Industries and local councils have had to come to the rescue of Germany's ambitious recycling programme, which is overwhelmed by a huge volume of waste.
GERMAN industries and town councils agreed in the first week of September, to loan $345 million to the Duales System Deutschland (DSD) to rescue the country's ambitious recycling programme from the brink of bankruptcy.
Trash collection companies had threatened to stop collection unless they were paid the $121.2 million owed to them by DSD, the waste collection organisation set up in 1991 by German industrialists in order to comply with a new packaging ordinance. DSD is a non-profit organisation that runs parallel to the state waste collection service and is financed by fees from companies that put a green seal on their packages to indicate their concern for the environment. Customers put the empty packages into designated containers and DSD uses the fees to pay trash collectors to empty the bins and deliver the plastic to recycling plants.
However, the system has been overwhelmed by the unexpectedly large volume of waste, which has lowered prices for used waste. Not enough capacity exists to recycle the rubbish into anything people might use, let alone buy. The problem is especially acute for plastics. The projected collection of 400,000 tonnes of plastic waste this year is four times more than expected.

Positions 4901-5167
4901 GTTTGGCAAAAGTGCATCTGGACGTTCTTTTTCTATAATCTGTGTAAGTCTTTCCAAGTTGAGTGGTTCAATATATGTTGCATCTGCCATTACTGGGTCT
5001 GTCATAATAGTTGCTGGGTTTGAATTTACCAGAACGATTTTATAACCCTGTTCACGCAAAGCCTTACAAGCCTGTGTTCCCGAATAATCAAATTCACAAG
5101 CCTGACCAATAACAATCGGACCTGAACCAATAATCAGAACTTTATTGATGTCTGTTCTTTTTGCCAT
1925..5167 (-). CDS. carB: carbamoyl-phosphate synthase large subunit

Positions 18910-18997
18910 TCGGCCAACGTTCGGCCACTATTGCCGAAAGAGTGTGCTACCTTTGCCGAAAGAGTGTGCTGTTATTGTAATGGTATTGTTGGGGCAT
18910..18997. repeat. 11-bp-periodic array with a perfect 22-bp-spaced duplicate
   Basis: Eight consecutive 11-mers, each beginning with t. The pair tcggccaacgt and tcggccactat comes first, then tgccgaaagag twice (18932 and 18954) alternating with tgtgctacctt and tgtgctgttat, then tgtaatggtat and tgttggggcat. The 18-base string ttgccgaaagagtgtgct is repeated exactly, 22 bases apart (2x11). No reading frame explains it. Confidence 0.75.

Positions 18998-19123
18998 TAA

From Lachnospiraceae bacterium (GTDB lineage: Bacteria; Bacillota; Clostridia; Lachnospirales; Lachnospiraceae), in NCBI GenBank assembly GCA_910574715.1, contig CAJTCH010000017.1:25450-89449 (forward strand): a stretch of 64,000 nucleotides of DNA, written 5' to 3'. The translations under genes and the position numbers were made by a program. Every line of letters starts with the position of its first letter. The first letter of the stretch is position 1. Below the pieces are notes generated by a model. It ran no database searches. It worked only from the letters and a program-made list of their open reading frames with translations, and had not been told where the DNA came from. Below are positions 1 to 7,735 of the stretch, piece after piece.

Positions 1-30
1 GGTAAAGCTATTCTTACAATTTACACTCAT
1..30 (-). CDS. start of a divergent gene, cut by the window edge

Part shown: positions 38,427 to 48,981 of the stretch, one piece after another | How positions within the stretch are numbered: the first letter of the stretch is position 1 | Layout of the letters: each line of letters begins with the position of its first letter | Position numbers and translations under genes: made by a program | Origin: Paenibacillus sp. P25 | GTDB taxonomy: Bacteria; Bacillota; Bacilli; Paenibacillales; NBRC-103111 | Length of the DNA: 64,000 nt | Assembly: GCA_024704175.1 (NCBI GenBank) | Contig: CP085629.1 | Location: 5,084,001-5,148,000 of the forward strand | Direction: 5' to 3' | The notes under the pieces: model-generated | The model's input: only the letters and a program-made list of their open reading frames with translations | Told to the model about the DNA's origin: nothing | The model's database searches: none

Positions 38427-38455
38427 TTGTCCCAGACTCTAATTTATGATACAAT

Besides, DSD contends only half the companies that put the green seal on their products pay the required fees. DSD chairperson Wolfram Bruck says these firms owe the organisation $526.5 million.
An added complication is that Germans are far more enthusiastic about collecting waste than they are about having recycling plants in their neighbourhood. In fact, the public prosecutor's office is investigating allegations that a recycling scheme exports waste instead of recycling it.
Other European Community countries find themselves deluged with subsidised German waste. French waste paper merchants had taken to the streets in the wake of German waste imports causing the bottom to fall out of their market.
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